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Italian Aperitivo Culture: What is it?

A time-honored Italian tradition worth checking out, Aperitivo is similar to the American happy hour. A pre-meal ritual meant to open up the appetite, it’s more than just having a drink before dinner.

Partenope Ristorante invites you to enjoy the rich tradition of Italian Aperitivo with us.

Origins of Aperitivo

The term aperitivo comes from the Latin word “aperire”, which means to open. An early form of aperitivo can be traced back to the ancient Romans, whose elaborate banquets often started with a course called “gustatio”. This tasting course featured light appetizers paired with sweet, aromatic wines.

Fast-forward to the Middle Ages, when monks were often the leading medical practitioners. With the advancement in distillation techniques, they were responsible for creating infusions of spices, roots, and fruits in alcohol. While these concoctions certainly had medicinal purposes, they also stimulated the appetite.

The aperitivo we know today emerged in the 18th century when vermouth was created. This fortified wine infused with botanicals became a popular pre-dinner drink due to its unique bitter-sweet taste. Over the 19th and 20th centuries, aperitivo evolved into a cherished social ritual focused on enjoying good company with a delicious pre-dinner drink.

Today, this Italian tradition is spreading around the world. Bars may offer their take on aperitivo, or you can create your own experience at home. 

What is Aperitivo?

Meant to whet the appetite before dinner, aperitivo is a cocktail hour. The word refers to an alcoholic beverage, or apéritif, enjoyed before a meal in the late afternoon or early evening, but it’s more than just a drink.

Apertivo is a social ritual for Italians to unwind after work, catch up with friends, and enjoy the atmosphere. It is a happy hour focused on conversation and light bites. Drinks such as Vermouth, Campari, or Aperol Spritz are usually low in alcohol. Small plates of accompanying food might include olives, bruschetta, cured meats, and cheeses.

Aperitivo Rituals and Traditions

The time for aperitivo usually falls around 6:30 or 7:00 PM. A casual and lively scene, it bridges the workday and unwinding for the evening. 

The drinks are usually light. Campari and soda, Negroni, or a wine spritzer are popular choices. The food is not meant to replace dinner but simply something to have with a drink. Nuts, cheese, olives, and even small pasta dishes might be served. Traditionally, appetizers are complimentary during aperitivo, but this varies depending on the establishment.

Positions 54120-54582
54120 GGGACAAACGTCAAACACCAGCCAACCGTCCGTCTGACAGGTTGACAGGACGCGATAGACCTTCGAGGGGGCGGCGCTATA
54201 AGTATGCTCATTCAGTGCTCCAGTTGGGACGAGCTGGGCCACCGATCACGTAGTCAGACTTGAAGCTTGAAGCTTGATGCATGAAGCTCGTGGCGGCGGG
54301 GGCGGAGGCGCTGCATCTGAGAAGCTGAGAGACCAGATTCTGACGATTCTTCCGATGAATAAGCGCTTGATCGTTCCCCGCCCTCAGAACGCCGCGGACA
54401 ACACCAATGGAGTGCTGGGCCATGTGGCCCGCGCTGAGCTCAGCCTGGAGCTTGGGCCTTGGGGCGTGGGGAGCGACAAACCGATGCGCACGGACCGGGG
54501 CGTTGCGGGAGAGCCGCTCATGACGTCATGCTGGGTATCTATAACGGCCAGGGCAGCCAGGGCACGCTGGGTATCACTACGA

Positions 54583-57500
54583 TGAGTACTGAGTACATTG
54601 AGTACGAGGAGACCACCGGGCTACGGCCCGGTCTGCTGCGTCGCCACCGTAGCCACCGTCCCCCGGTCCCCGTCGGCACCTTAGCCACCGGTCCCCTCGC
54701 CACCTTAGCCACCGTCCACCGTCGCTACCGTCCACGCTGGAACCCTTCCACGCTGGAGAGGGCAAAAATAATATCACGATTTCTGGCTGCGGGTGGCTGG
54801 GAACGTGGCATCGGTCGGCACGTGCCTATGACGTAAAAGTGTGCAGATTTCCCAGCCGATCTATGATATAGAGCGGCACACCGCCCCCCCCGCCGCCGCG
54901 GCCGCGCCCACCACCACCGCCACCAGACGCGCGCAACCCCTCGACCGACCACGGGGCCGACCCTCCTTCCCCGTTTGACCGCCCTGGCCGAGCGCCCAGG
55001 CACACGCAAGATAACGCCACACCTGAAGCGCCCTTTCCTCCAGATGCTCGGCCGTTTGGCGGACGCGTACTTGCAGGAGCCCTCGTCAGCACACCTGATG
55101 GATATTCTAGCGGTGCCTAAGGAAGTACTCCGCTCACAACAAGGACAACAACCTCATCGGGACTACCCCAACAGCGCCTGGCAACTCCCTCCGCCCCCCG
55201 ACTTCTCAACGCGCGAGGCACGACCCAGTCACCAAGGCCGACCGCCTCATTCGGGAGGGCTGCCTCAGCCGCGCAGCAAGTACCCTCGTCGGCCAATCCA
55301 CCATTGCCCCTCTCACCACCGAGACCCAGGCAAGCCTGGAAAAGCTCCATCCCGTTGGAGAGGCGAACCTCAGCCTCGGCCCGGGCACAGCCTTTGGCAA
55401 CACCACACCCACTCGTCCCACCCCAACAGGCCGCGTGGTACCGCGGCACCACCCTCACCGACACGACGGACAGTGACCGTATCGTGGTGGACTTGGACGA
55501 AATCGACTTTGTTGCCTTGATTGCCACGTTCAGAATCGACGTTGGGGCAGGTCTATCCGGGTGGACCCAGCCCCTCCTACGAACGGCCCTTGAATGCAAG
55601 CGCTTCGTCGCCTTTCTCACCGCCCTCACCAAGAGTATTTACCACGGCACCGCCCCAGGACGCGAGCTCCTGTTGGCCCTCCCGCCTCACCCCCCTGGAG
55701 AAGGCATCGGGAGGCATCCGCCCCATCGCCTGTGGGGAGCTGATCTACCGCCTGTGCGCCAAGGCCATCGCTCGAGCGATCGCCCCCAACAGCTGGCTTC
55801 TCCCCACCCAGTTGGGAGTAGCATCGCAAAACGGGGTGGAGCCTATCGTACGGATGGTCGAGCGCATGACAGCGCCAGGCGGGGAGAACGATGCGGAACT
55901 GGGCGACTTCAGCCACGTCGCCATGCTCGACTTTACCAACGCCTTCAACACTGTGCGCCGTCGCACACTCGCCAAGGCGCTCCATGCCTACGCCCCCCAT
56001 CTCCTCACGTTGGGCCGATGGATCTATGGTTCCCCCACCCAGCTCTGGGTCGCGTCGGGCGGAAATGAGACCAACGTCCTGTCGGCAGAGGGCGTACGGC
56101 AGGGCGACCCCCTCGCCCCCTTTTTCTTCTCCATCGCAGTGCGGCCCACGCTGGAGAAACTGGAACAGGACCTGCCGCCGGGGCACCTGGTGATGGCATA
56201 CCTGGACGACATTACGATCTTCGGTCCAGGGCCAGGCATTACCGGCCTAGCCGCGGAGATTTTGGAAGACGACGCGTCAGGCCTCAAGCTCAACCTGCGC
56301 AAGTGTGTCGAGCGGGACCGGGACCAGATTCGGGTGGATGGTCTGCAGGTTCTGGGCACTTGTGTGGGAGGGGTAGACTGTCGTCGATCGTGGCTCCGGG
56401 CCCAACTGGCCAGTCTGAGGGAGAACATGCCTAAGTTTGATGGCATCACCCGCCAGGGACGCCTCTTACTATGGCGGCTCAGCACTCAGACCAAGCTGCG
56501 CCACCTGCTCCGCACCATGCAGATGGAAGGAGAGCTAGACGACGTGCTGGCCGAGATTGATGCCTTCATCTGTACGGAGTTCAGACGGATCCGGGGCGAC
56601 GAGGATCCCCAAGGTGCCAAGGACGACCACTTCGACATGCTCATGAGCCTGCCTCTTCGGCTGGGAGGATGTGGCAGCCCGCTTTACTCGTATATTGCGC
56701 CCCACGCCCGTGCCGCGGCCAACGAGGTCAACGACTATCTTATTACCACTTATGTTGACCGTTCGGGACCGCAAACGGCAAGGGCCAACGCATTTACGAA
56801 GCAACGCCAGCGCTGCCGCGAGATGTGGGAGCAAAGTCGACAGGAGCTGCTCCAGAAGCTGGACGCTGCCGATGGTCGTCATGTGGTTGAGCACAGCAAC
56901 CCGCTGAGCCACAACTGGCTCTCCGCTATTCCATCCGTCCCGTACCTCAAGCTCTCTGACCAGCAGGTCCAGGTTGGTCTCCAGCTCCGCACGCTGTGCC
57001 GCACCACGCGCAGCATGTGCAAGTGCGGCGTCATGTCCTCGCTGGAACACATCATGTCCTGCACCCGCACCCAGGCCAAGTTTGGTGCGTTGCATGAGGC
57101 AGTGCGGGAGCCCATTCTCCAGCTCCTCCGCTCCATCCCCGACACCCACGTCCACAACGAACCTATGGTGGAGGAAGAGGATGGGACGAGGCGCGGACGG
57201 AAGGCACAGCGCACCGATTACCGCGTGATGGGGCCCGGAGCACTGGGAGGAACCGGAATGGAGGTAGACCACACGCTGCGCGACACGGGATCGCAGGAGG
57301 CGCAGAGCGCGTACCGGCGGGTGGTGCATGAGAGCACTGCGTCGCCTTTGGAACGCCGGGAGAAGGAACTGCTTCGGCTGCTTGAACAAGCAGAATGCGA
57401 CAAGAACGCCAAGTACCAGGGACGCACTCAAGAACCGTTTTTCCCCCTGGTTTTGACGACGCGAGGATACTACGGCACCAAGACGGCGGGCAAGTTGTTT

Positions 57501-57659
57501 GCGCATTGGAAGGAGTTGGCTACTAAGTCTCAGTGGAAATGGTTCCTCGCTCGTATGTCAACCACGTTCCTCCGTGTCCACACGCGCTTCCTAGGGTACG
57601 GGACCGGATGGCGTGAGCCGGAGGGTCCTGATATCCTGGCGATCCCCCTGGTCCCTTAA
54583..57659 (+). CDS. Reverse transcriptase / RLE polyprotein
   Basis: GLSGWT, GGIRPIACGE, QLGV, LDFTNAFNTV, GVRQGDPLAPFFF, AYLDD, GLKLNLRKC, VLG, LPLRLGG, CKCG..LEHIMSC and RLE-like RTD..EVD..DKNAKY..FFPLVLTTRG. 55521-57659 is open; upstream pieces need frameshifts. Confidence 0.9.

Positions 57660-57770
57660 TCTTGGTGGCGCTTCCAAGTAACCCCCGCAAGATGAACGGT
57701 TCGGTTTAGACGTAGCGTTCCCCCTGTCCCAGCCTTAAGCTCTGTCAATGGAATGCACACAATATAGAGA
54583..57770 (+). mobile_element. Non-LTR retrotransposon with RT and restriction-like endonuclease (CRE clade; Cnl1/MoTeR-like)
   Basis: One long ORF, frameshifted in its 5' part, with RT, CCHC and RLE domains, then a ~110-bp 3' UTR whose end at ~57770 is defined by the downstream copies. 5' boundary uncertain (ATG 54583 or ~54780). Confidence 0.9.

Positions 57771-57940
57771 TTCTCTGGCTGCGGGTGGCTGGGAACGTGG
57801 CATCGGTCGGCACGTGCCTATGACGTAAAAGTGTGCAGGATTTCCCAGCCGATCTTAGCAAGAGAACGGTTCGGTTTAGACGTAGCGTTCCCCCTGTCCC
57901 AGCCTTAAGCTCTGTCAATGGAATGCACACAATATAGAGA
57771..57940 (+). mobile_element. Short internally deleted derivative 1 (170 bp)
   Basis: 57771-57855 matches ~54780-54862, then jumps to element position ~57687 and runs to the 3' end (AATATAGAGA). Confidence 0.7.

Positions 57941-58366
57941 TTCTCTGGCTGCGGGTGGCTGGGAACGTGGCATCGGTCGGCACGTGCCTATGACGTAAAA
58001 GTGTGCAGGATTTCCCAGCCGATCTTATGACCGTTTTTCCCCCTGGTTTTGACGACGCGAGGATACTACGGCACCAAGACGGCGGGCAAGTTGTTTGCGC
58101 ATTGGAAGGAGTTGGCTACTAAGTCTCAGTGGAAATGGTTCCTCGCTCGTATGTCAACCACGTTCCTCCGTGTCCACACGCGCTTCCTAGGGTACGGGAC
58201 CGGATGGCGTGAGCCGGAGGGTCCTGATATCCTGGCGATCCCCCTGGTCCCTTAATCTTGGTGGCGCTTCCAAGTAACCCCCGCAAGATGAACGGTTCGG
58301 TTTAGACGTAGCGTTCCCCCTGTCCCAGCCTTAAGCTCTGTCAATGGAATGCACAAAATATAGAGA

A toast with a simple “Cin, cin!” (Cheers!) is customary in Italy.

Unwind and Savor the Moment with Aperitivo at Partenope Ristorante

Aperitivo at Partenope Ristorante allows you to experience this Old World Italian tradition close to home. Some of our most popular aperitivo drinks include:

  • Aperol Spritz: Aperol, prosecco, and soda
  • Frozen Limoncello Spritz: Lucano limoncello, prosecco, lemon
  • Napule: blood orange vodka, bergamot soda, thyme syrup, citrus
  • Manhattan Nero: Evan Williams 1783 small batch bourbon, averna amaro

These are nicely accompanied by the following aperitivo appetizers:

  • Salumi Board: prosciutto di parma, saleme toscana, hot coppa, n’duja, Parmesan, ricotta, Calabrian chili honey, house bread
  • Bruschetta: toasted house bread, garlic, basil, cherry tomato, olive oil, balsamic reduction, parmesan
  • Frittelle: fritters of zucchini, ricotta, parsley, Calabrian honey
  • Pane: tear and share bread with rosemary, sea salt, and olive oil

Contact us today to savor the flavors of Italy. Join us for aperitivo or reserve a table for dinner. We also offer pizza-making classes with our expert pizzaiolo, where you can learn the secrets of Neapolitan-style pizza.

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